Contests:  I will just add that I LOVE playing the contests.  I only participate in the PH and the HG.  They cost me NOTHING but still give me the opportunity to attempt to solve the puzzle.  And that is the main attraction for me.  And I really enjoy seeing other people's picks and there reasoning for those picks.

Dick W

slewofdamascus More than 1 year ago
SRVegas, the pleasure was all mine - you are a wonderul ambassador and Lauren Stich's reputation as a pedigree expert does not do justice to her all-around knowledge of the game. I couldn't have had a nicer time, thanks again. 
Penguin ymous More than 1 year ago
"everybody has varied opinions or excuses"
Please allow me to give mine.  
You also said that at no time did Nyquist look like a winner.  I think he looked like a winner at the end of the turn and even when Exaggerator first put a head in front, Nyquist responded for a few strides and then came up empty.

"Nonetheless, champions are supposed to show the heart of a champion under challenging and  unfavorable circumstances and prove their mettle.  Nyquist simply failed."

That is a pretty damning statement of Nyquist.  Nyquist proved his heart every step of the way and even more so the last eighth.  He neither quit nor stopped.  He hooked an improving speed horse (Uncle Lino) who loves the slop after being told to go for the lead.  He did get tired.  He may have been getting sick before the race.  Nyquist only failed in winning the race, not in proving his mettle or his heart. 

I would ask you to watch the stretch run a few more times and notice the different styles of the jockeys for the situation of their horse at the time.

Mario KNEW he didn't have horse, so there was no reason to be all over him.   Nyquist was giving what he had.  No amount of whipping would have changed that.  It might have made the horse quit as it would become a distraction.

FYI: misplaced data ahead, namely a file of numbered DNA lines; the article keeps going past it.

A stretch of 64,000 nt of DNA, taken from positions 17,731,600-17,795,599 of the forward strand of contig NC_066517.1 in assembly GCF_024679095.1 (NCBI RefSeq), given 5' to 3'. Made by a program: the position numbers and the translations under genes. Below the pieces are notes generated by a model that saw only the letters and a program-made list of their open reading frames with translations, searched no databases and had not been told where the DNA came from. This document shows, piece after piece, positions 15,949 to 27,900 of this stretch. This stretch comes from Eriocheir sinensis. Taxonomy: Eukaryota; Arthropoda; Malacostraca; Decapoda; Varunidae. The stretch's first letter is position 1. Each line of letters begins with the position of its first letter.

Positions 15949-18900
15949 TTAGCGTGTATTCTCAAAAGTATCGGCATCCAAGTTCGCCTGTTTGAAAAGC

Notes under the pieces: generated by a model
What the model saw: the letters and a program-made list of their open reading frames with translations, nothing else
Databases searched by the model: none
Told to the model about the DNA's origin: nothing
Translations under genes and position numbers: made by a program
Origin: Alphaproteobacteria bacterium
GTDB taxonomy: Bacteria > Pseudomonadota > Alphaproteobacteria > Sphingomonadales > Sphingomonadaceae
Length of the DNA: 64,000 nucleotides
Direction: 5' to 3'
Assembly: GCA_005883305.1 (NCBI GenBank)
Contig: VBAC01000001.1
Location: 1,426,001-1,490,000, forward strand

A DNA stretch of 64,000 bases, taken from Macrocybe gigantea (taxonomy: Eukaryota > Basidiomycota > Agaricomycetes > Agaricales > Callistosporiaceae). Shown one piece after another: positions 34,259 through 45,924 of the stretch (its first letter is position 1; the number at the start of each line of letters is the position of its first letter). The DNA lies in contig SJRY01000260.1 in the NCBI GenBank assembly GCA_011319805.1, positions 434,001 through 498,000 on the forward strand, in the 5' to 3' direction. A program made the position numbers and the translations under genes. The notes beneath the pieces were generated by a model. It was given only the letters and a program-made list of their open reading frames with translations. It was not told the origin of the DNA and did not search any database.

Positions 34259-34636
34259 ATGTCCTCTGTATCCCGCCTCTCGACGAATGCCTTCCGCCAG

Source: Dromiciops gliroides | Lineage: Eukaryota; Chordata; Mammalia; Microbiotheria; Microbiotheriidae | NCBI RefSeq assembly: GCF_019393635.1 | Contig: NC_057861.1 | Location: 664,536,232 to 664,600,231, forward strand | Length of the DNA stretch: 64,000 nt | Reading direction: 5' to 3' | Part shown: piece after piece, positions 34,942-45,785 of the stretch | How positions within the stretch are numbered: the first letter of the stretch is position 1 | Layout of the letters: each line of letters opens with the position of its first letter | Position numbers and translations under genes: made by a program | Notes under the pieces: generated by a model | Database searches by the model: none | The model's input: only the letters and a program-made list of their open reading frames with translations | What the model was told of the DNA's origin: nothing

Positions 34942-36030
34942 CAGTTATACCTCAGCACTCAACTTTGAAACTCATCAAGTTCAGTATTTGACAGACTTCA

Kent KNEW he had lots of horse and with the excitement of winning and having horse, he might have overworked Exaggerator a bit.  Exaggerator, by the way can run over any kind of surface.  Probably turf too.

Yutaka Take, Lani's jockey, KNEW his horse was giving him everything he had and just hit him only three times past the three sixteenth pole  and had the fastest finish of all. 

JR Velasquez on Stradivari, unfortunately, had to use this race as partly a training race and did so wisely.  He urged the horse from the gate, was promptly bumped, urged again, ducked in, straightened and was overeager until settling on the first turn.  From there, he took some slop, rated nicely, then ran four wide on a very deep tiring track, while running on gamely to the end, not appearing to tire much and definitely no quit.  JR kept his mind on business to the end.

To Slew
I believe you said Stradivari was flipping leads down the backstretch.  Lots of horses do that, especially young horses.  Jockeys many times give the horse their head for choice of lead until they run on the turns.  They do run on their left lead on the turns.

At this time, I would also like to address a Matt Bernier statement he made on DRF Live after the Preakness, something to the effect of "Anyone saying the wet track beat Nyquist is in denial." while in the next breath, he said "the wet track moved up Cherry Wine" (which I agree with).  
I guess I am in denial with the overall gist.   I think track condition had 60-70% effect on the outcome of the race and 30-40% the pace, both helping to move Cherry Wine up and both to contribute to Nyquist's defeat.

As youse guys at DRF like to say, the horses I am taking forward from this race (in order) will be Stradivari, Lani, Exaggerator and Nyquist.
To those who say this is a weak crop of three year olds, as is said every year until time proves them wrong, I say a pretty good year as they are game, competitive and sound. 
Best to all